Salem is a beautiful city. It makes such an effort to cram a variety of events into the Haunted Happenings calendar in October, and tourists stampede here in sage-seeking droves. You can’t swing a dead witch’s familiar without hitting something spooky or Hallowe’en-themed; it’s easy to pick at least one thing per day to do in October. It’s a really…happening time of year.
In rolls November for the lull. Fair enough – it’s getting colder, and that one day of Thanks means that everything is more family-centric, travel-centric and indoor-centric than touristy. Most of the tour companies and 3D haunted houses pack up shop for the season, and some realize that a month’s worth of takings isn’t enough for Essex St retail rent, and abandon ship entirely.
So during December, you’d think that a small town like Salem that knows how to party like a big city would get in on some of the
over-commercialised adorably tacky Christmas gaudiness. You’d expect there to be tons of events: christmas parades, tree-decorating contests instead of pumpkin-decorating contests, or caroling performances instead of haunted houses.
Nope. None of that. The “32nd Annual Christmas in Salem” offers some tours of historic homes, and plugs for the Christmas Carol-themed Trolley Ride. While I didn’t get to see the former (although it seemed interesting), I’ll probably shell out $22 for the latter, just for lack of choice. Abysmally slim pickings from a small city (sorry, it still feels like a small town to me) that is so deeply mired in luring in tourists for one month out of the year, to essentially capitalize on atrocities that have nothing to do with $200-seances, cheesy ghost hunt tours or cat costume contests. Even though that last one (and many of the other events in October) were fun to attend, it seems that there’s nothing for us residents to enjoy once the Haunted Hubbubings dies down.
Something I had never done, even as a tourist, was to go to the House of the Seven Gables. Participating in the Christmas in Salem program (along with like two other businesses), they were offering sort-of tours of the house that is now next to the house where Nathaniel Hawthorne spent four years of his childhood (the house that was actually moved from a few streets over). It’s a big tourist attraction, and is near the ferry, an ice cream shop, two bars and the oldest candy shop in America.
This time of year, you can still wander through the house, sort-of guided (“go into this room now”), but the rooms are occupied by actors citing monologues from famous Christmas stories. The problem with monologues is that they are literally just one person talking. Not to you, but at you. In an old-timey voice in a bad accent saying old-timey prose/poetry.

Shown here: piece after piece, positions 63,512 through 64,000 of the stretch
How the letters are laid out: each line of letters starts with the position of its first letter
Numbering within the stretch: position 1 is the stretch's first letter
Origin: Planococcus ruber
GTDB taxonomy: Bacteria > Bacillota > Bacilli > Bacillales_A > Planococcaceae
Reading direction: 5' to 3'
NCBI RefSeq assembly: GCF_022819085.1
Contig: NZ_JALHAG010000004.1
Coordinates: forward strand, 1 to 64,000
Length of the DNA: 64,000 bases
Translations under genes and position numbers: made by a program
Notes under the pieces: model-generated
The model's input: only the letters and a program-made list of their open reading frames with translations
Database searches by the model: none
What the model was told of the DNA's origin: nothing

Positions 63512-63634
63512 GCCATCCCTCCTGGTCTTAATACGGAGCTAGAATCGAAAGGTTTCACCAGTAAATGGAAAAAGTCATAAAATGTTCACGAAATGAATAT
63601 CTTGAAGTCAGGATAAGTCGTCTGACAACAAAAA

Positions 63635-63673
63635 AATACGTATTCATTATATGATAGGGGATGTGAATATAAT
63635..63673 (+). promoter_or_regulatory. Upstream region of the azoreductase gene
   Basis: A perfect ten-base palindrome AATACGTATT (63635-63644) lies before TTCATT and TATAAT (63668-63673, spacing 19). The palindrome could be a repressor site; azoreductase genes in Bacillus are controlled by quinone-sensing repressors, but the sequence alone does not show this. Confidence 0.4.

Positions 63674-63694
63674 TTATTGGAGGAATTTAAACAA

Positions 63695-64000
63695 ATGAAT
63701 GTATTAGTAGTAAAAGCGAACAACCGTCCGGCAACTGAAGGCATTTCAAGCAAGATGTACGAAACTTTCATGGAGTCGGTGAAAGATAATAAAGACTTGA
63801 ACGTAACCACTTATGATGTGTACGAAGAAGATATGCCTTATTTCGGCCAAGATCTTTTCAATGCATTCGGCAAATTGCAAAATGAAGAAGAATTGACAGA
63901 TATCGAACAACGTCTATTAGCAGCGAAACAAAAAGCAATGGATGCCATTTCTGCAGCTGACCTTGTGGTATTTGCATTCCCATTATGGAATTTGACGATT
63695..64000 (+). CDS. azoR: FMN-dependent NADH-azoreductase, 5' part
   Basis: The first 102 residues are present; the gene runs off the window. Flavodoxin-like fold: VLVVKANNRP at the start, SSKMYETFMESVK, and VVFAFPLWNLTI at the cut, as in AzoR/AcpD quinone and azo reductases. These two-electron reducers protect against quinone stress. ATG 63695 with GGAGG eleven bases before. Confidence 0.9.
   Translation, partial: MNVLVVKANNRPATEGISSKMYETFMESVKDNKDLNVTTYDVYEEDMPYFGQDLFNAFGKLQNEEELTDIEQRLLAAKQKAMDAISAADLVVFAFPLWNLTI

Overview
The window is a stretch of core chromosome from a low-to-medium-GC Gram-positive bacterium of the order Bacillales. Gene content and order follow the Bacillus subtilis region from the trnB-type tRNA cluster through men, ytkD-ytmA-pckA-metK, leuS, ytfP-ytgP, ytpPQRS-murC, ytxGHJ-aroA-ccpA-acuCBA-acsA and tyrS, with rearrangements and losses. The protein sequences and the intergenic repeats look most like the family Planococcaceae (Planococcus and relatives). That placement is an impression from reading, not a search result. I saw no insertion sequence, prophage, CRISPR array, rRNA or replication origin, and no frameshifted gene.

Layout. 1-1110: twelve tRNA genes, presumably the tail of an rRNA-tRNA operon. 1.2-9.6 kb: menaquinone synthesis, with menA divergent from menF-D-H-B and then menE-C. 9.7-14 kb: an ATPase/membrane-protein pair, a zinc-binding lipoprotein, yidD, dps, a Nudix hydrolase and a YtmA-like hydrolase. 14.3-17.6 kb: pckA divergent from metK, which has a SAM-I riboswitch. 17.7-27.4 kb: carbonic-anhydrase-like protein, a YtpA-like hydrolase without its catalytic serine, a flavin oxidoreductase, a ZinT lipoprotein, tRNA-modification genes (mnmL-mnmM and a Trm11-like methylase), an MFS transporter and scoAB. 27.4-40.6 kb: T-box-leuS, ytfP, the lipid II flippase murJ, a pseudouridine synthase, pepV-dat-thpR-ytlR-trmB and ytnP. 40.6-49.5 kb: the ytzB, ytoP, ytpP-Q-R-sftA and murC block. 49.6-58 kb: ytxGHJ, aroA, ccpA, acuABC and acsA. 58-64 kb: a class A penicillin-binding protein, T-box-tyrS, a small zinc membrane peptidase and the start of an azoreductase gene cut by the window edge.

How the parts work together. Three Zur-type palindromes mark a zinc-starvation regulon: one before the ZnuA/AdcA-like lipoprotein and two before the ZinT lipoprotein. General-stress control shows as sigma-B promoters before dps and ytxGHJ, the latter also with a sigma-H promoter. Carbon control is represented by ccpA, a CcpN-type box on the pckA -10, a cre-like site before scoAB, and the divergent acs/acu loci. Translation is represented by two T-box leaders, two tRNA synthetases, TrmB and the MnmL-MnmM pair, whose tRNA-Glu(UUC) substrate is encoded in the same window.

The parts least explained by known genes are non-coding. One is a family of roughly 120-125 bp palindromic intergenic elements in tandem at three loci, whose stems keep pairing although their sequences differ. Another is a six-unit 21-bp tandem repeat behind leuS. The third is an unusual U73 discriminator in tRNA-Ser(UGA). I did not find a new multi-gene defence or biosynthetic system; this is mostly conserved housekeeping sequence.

So I got to listen to A Child’s Christmas in Wales being performed by a Cornish/Irish accent that was supposed to be Welsh, a rendition of The Night Before Christmas that lacked the genuine enthusiasm required for old-timey poetry recitations, Anne Frank with a wicked awesome New England accent and some Bahston-tahkin’ Ebeneezer Scrooge and Jacob Marley. The Little Women scene was OK. And we got to meet the unofficial resident cat:
For the Anne Fahkin’ Frank portion of the performance/tour, we had the option of entering the attic through the Secret Passageway, which was so narrow and winding that it freaked out every single senior citizen who was in our group (i.e. everyone but me):
Later that evening we went to a Krampus-themed art show at The Fool’s Mansion. If you don’t know who Krampus is, click here. Summary: he’s a Nordic Christmas tradition, and is an evil, devil-like beast who actually hangs out with Father Christmas as his Bad Cop. If you’re nice, Father Crimbo gives you a gift; if you’re a bratty little arsehole, Krampus comes to steal your soul. People actually dress up as him as a holiday tradition. Look at all the fun he’s having here:
It’s the only suitably plausible way to goth up the Christmas season, so I would have been shocked if no-one in Salem hadn’t tried to get in on something like this. Like most art shows, most of what was on sale was horribly expensive and probably best for a niche audience (myself sadly included), but for us miserable cheapskates, almost every piece of proper artwork was condensed in postcard/Christmas card form. Drinks and snacks were free (unlimited mead, red wine and children’s souls), and a good time was had by all until approximately 2am (four hours after it was actually supposed to shut). I think the DJ wasn’t sure what he was supposed to play at a Christmas-themed Goth night in a shop selling Nordic-inspired holiday art, so he played the Edward Scisshorhands theme three times and then started to play the Pet Shop Boys (WHY is that considered Goth music here??).